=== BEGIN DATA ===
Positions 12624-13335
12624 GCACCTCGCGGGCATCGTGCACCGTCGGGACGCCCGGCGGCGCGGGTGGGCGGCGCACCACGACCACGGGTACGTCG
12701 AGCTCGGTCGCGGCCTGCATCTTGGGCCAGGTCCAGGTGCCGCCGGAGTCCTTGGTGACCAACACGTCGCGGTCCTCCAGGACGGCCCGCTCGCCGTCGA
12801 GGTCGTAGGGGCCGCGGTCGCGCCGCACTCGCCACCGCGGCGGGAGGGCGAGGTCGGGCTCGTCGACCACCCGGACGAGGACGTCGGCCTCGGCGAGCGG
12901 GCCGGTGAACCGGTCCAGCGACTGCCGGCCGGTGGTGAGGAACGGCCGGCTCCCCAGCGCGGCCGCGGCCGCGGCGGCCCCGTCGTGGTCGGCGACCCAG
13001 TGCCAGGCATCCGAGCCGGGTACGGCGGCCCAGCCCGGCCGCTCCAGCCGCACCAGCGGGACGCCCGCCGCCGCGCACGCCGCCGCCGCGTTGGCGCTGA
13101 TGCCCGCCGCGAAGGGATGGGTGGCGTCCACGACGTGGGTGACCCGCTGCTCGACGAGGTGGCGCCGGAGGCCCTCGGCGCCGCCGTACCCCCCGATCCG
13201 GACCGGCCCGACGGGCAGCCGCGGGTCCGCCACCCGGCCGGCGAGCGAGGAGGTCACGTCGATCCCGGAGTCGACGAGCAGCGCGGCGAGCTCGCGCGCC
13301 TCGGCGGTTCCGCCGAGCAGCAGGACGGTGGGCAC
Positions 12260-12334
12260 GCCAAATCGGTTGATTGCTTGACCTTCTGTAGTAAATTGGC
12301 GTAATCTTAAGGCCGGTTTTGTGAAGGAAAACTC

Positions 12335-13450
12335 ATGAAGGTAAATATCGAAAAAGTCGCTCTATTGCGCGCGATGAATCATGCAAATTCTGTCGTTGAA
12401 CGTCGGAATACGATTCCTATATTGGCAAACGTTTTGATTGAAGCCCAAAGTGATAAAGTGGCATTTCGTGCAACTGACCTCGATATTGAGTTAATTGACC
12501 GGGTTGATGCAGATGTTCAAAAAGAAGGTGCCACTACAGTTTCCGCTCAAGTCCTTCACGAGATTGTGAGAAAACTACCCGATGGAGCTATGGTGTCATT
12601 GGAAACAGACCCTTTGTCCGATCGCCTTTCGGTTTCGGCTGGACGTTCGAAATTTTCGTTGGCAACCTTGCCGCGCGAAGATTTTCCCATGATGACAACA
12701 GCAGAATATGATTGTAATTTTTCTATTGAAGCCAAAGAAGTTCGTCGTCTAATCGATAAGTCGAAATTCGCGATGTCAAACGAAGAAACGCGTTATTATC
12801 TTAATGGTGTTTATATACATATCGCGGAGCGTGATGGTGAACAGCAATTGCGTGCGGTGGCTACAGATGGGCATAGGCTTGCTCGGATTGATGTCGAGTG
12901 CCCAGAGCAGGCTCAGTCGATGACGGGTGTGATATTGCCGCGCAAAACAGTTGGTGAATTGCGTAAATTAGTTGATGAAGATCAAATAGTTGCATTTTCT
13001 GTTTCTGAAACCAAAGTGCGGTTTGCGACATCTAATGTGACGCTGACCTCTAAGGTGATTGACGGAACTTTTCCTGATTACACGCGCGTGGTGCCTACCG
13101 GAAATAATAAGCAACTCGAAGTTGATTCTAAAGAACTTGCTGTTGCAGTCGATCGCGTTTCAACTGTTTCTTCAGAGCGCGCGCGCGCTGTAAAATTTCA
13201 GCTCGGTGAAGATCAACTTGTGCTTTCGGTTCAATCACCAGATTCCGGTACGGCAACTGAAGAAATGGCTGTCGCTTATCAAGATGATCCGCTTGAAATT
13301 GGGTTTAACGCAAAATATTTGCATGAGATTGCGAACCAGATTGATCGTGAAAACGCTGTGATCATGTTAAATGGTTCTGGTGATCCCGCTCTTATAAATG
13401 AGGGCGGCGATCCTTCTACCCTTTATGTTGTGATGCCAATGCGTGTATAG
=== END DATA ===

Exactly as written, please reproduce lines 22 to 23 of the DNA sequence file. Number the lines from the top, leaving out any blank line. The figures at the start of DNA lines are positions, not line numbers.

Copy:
13101 GAAATAATAAGCAACTCGAAGTTGATTCTAAAGAACTTGCTGTTGCAGTCGATCGCGTTTCAACTGTTTCTTCAGAGCGCGCGCGCGCTGTAAAATTTCA
13201 GCTCGGTGAAGATCAACTTGTGCTTTCGGTTCAATCACCAGATTCCGGTACGGCAACTGAAGAAATGGCTGTCGCTTATCAAGATGATCCGCTTGAAATT